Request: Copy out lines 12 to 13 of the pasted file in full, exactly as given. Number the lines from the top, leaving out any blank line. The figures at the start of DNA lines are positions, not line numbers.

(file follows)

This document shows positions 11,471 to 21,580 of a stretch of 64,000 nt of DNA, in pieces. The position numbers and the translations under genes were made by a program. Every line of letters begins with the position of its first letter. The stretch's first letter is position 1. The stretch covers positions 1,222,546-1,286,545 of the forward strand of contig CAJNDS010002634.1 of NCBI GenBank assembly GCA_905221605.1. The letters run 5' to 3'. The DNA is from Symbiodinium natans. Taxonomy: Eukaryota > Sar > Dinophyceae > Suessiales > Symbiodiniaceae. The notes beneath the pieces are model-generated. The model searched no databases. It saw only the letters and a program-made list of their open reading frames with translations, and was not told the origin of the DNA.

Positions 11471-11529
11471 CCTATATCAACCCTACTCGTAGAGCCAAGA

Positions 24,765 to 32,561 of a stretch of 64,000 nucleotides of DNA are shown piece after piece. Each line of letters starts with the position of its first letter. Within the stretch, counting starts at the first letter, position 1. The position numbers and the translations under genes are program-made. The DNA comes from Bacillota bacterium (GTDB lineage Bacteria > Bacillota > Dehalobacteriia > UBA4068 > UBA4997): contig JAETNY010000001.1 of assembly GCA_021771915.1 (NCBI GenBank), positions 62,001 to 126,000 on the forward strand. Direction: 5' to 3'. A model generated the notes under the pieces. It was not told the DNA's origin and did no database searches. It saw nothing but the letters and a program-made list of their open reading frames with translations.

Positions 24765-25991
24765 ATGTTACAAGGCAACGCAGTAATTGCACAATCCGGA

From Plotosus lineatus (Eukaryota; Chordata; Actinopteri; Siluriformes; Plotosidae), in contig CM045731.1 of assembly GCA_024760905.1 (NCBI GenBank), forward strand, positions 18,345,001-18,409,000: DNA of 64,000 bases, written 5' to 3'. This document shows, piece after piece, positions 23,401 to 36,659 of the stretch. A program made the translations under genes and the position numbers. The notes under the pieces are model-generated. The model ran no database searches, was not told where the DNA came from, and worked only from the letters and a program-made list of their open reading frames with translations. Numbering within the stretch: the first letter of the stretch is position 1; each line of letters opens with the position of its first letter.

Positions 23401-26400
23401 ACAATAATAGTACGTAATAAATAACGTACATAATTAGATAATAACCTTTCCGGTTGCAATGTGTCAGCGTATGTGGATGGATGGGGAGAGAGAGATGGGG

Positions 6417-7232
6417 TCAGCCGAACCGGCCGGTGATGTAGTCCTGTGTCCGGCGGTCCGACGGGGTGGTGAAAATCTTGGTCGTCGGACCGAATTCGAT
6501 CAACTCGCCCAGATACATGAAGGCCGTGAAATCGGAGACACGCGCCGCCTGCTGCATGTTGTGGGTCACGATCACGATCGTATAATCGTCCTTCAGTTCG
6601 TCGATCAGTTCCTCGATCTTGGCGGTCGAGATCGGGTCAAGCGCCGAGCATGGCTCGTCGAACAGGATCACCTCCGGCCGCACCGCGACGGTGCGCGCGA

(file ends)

6501 CAACTCGCCCAGATACATGAAGGCCGTGAAATCGGAGACACGCGCCGCCTGCTGCATGTTGTGGGTCACGATCACGATCGTATAATCGTCCTTCAGTTCG
6601 TCGATCAGTTCCTCGATCTTGGCGGTCGAGATCGGGTCAAGCGCCGAGCATGGCTCGTCGAACAGGATCACCTCCGGCCGCACCGCGACGGTGCGCGCGA